The cities say that another requirement of any agreement with Gigabit Squared will be that the company pay an annual fee to the cities and contribute to a "community benefit fund," meant to provide things like computers and training to residents who need them.
Gigabit Squared would need to maintain a local customer service presence and hire a local workforce.
Ultimately, it's a detailed list of objectives set up to ensure the original intent of the federally-funded network — to stimulate economic development and bridge the "digital divide" — will remain intact.
These ideas would be built into any contract with Gigabit Squared, said Mike Smeltzer, director of networking at the University of Illinois who has been one of the chief organizers of UC2B.
"Mark Ansboury, I haven't known him forever, he seems like a nice guy," Smeltzer said. "But maybe he's not. And if he's not, we're going to build things in that protect us."
But it's all negotiable, suspects Peter Folk, president of Champaign-based Volo Broadband. In fact, the consortium has already sold one core principle, he said.
UC2B has a guideline that, if any business wants to build a "fiber side road" that branches off the main backbone of the network, then the fiber branch would automatically become the property of the city.
What Gigabit Squared proposes is a massive "fiber side road." But the company would retain ownership, and officials would not be enforcing their public-ownership policy.
Urbana Alderman Brandon Bowersox-Johnson said that policy is mainly for "simple," smaller expansions, particularly for commercial properties. The Gigabit Squared proposal is more complex, he said.
"The Gigabit Squared thing is really a bigger and different kind of expansion that would need its own terms and conditions," Bowersox-Johnson said.
Folk suspects it's a compromise officials are willing to make when there's potentially $50 million on the table. He and Resnick are wondering what other compromises they might make if they are selected by Gigabit Squared and begin negotiating a contract.
If Gigabit Squared and the UC2B consortium cannot agree on the core values of the network, they think it will be tough for local officials to let $50 million walk out the door.
"We're not going to be able to stand by" the core values, Resnick said. "We're not going to have the political courage to do so."
There are other options, Folk said, and he wonders why the Big Broadband decision makers have not yet begun to explore what else might be out there.
He said "organic growth" of the network is a viable option, where officials build out the rest of the infrastructure gradually with the revenues from the existing piece.
Or maybe a cooperative group of local businesses can help grow the network, he said.
In any case, "a local option will be a massively stronger economic engine than the proposal you have on the table," Folk told the Champaign City Council. He estimates that $7 million will flow out of the local economy annually if the cities give their business to Gigabit Squared, whose owner is from Ohio.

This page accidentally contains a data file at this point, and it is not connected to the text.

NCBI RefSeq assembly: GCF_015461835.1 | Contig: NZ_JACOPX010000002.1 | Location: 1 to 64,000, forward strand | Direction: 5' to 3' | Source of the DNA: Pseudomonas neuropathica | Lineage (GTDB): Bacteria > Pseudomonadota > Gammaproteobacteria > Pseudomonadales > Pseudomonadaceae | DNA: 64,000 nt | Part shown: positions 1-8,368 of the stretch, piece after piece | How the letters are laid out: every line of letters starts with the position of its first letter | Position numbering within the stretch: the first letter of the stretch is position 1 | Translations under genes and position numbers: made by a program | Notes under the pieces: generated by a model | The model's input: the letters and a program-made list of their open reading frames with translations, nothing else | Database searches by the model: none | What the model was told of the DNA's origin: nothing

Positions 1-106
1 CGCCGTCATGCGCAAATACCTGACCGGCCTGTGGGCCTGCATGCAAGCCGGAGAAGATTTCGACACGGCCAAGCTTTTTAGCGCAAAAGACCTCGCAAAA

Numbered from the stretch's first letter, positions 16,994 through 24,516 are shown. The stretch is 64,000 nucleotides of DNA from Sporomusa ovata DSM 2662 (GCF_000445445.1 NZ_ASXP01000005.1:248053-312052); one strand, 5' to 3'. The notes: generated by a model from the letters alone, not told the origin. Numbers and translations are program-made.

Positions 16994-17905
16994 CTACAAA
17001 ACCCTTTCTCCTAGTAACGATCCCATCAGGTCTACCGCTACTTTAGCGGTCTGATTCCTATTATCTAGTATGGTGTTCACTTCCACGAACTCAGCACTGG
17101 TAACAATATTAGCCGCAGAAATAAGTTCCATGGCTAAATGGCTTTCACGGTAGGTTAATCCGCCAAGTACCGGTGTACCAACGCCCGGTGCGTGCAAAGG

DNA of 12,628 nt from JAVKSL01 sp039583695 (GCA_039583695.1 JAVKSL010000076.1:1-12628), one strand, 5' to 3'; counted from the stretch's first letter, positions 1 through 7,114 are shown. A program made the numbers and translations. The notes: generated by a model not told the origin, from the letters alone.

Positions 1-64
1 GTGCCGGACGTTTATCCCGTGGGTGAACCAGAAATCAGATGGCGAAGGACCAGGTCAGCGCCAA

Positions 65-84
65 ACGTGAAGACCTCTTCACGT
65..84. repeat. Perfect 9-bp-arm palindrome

"I would rather see us own the infrastructure in the long run and have private companies provide the services," Resnick said. "And many of those could be local."
Within the past few days, the Urbana and Champaign city councils have expressed a willingness to begin studying what other options might be available. They have made no promises to Gigabit Squared yet, and if they were selected, contract negotiation would not begin until this fall.
Joanne Hovis, a consultant UC2B hired to advise them on its next steps, said the Gigabit Squared proposal — to pay for the network themselves with no investment from the cities, assume the financial risk and offer open access — is unprecedented.
And if the cities were to begin looking for similar offers, they might find companies willing to sell the hardware, but officials likely would not find anyone looking to take on the financial risk, she said.
"If what you're looking for is private investment and private risk, there's not a lot of competition out there, there's not a lot of money looking for this opportunity," Hovis told the Champaign City Council. "So I just hope you don't pass this one by."
But Urbana City Council member Charlie Smyth said he wonders why local officials have seemed willing to circumvent what would normally go through a competitive bid process.
"It may be within the rights of local governments to do an exclusive deal like this, but given what I'm seeing, there's so much back-room stuff that could be accused of going on that it just doesn't pass the smell test," Smyth said.
The "back-room stuff" is the apparent connections between Gigabit Squared and the consultants who are telling city officials that Gigabit Squared might be their best option.
"It appears to me and it appears to the organization that all the consulting firms are associated with Mark Ansboury and Gigabit Squared," said Crutcher from Pavlov Media.
But there was a competition, Smeltzer said. Last year, a consortium called Gig.U conducted a process that would determine which company would be selected to offer this proposal to the 37 university communities that make up Gig.U. The group exists essentially to dream up the future of high-speed Internet.
Volo Broadband and Pavlov Media and other companies were in that competition, Smeltzer said.
"Gigabit Squared came out at the top of the heap by a tremendous amount," he said.
Smyth said he is looking for more transparency.
"I think we need to step back from Gigabit Squared, have them clarify their role to date in what's been going on," Smyth said. "We need full disclosure from all of the individuals from UC2B on their relationship with Gigabit Squared and Mark Ansboury."
Ansboury acknowledged that he has worked closely with some of the consultants the city has hired, but said that's the consequence of working in a new industry.
"This is a small industry and everybody works with everybody eventually," Ansboury said.